Aug. 1, 2012 – The Wisconsin Access to Justice Commission
held the first of six regional hearings in Green Bay on July 24. Community members and advocates from throughout the region described the overwhelming civil legal needs facing low-income area residents who have no one to turn to for help when they face problems like domestic violence, foreclosure, evictions, child custody, special education, and disability benefits.
Witnesses included attorneys who volunteer their time to help at free legal clinics, staff from legal services organizations, parents, and social workers.
Representatives from Disability Rights Wisconsin, Legal Action of Wisconsin and Wisconsin Judicare described how demand for their services has surged at the same time that their funding has been dramatically reduced. The Wisconsin Legislature completely eliminated funding for civil legal services for the indigent from the state’s budget in 2011. Other Midwestern states budget an average of $7.6 million per year for civil legal services to the poor.
A volunteer attorney with the Winnebago County Free Legal Clinic summed up Wisconsin’s current approach of relying so heavily on volunteers to provide brief legal assistance at legal clinics as “putting a Band-Aid on a bullet wound.”
Attorney Howard Bichler (left), Judge Margaret Vergeront, and Fr. Bill Ribbens attend the hearing in Green Bay on July 24.
Speakers at the July 24 hearing in Green Bay provided compelling testimony about the impact of funding cuts and service reductions on low income clients in the Green Bay and Fox Valley areas.
Karen Roehl, managing attorney for Legal Action of Wisconsin’s Oshkosh office noted:
“We have more low-income persons in our service area that qualify for our services than ever before. We have clients that had never been poor before – were in the middle class, had never qualified for our services in the past – and now, usually due to loss of a good paying job they had for years, find themselves facing legal and economic issues they never thought they would ever have to face …”
Monica Murphy, staff attorney with Disability Rights Wisconsin, gave additional details on the impact of funding cuts on services:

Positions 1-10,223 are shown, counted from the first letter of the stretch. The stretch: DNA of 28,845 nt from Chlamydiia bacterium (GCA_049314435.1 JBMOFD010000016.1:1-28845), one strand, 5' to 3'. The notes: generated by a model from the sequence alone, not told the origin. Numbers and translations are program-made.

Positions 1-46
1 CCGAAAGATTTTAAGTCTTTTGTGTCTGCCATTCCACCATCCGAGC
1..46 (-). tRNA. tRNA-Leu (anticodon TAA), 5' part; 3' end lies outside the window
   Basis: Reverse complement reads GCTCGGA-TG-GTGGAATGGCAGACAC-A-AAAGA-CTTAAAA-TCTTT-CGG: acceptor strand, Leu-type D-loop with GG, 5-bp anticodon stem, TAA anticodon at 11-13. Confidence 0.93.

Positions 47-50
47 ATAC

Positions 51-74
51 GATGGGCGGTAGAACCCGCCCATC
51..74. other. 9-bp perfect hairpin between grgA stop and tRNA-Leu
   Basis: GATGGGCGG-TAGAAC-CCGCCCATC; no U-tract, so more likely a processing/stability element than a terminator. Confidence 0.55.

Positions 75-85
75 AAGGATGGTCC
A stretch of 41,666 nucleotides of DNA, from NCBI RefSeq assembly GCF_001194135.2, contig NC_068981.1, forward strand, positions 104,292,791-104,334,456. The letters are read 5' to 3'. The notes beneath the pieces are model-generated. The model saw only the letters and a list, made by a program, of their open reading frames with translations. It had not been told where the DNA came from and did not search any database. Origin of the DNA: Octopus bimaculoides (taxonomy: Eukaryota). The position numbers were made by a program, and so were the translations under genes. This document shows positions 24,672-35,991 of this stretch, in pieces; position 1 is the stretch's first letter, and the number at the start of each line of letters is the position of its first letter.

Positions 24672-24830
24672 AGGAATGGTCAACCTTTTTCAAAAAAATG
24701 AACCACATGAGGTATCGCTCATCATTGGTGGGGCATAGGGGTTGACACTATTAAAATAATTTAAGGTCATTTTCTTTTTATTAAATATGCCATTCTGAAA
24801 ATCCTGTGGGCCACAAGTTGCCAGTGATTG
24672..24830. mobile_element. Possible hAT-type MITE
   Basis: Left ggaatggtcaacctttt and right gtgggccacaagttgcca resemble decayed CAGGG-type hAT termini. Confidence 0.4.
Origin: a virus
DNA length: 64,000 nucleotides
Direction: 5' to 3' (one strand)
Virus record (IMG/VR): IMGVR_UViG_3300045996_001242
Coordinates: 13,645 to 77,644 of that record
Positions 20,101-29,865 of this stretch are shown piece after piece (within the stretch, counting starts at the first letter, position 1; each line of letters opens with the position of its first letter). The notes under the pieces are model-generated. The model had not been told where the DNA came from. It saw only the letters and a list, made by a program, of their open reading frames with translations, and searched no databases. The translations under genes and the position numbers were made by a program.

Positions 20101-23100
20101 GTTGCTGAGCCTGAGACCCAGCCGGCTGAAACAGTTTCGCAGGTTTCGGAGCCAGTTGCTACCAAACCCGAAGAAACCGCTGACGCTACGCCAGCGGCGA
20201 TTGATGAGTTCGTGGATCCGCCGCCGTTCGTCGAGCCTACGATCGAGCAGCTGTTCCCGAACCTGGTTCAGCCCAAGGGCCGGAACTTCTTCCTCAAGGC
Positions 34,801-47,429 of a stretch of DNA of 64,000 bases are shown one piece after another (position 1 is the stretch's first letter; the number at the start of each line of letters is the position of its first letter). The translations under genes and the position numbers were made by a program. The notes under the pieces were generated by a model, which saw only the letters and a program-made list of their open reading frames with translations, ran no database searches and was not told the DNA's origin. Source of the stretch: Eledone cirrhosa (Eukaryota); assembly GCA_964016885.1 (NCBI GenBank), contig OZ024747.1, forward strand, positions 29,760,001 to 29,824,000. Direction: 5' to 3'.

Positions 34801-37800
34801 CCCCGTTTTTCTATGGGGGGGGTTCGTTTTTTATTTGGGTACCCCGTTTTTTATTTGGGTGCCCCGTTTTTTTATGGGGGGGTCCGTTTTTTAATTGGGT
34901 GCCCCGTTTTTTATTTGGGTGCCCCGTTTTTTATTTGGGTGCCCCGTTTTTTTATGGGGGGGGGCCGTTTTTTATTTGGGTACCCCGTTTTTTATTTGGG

“In recent years we have seen a dramatic increase in the requests for our services. For example, in 2008 we provided 1:1 assistance to 3,779 people, in 2011 that number had jumped to 8,140. While the number of people seeking our assistance has jumped dramatically, the same cannot be said for our resources. In fact, in the last couple years we have seen large cuts to some of the grants we depend on to provide services. While we have tried to make do using reserves that we have had and adopting austerity measures, we are now facing the prospect of eliminating up to six positions in the upcoming fiscal year.”
Hearings are planned for Milwaukee (Sept. 13), Madison (Sept. 18), Wausau (Oct. 2) and La Crosse (Oct. 16). The second hearing was held in Eau Claire on July 31.
Attorneys, judges, and the public are all invited to attend and share their experiences, suggestions and insights. Written comments may also be sent to the commission by email or regular mail at P.O. Box 7158, Madison, WI 53707-7158.
The commission wants to know:
- Who is finding legal help?
- Who is falling through the cracks?
- What impact has finding, or not finding, legal help made in your life or the lives of the people you serve?
- What is Wisconsin doing well for low-income or vulnerable residents who need help with civil legal issues?
- What more should we all be doing?
- How are you helping to meet the civil legal needs of those who cannot help themselves?
The Access to Justice Commission’s develops and encourages means of expanding access to the civil justice system for unrepresented low-income Wisconsin residents. It was created in 2009 by the Wisconsin Supreme Court at the request of the State Bar of Wisconsin. Visit the Commission’s website for more information and updates.
Jeff Brown is the pro bono coordinator for the State Bar of Wisconsin.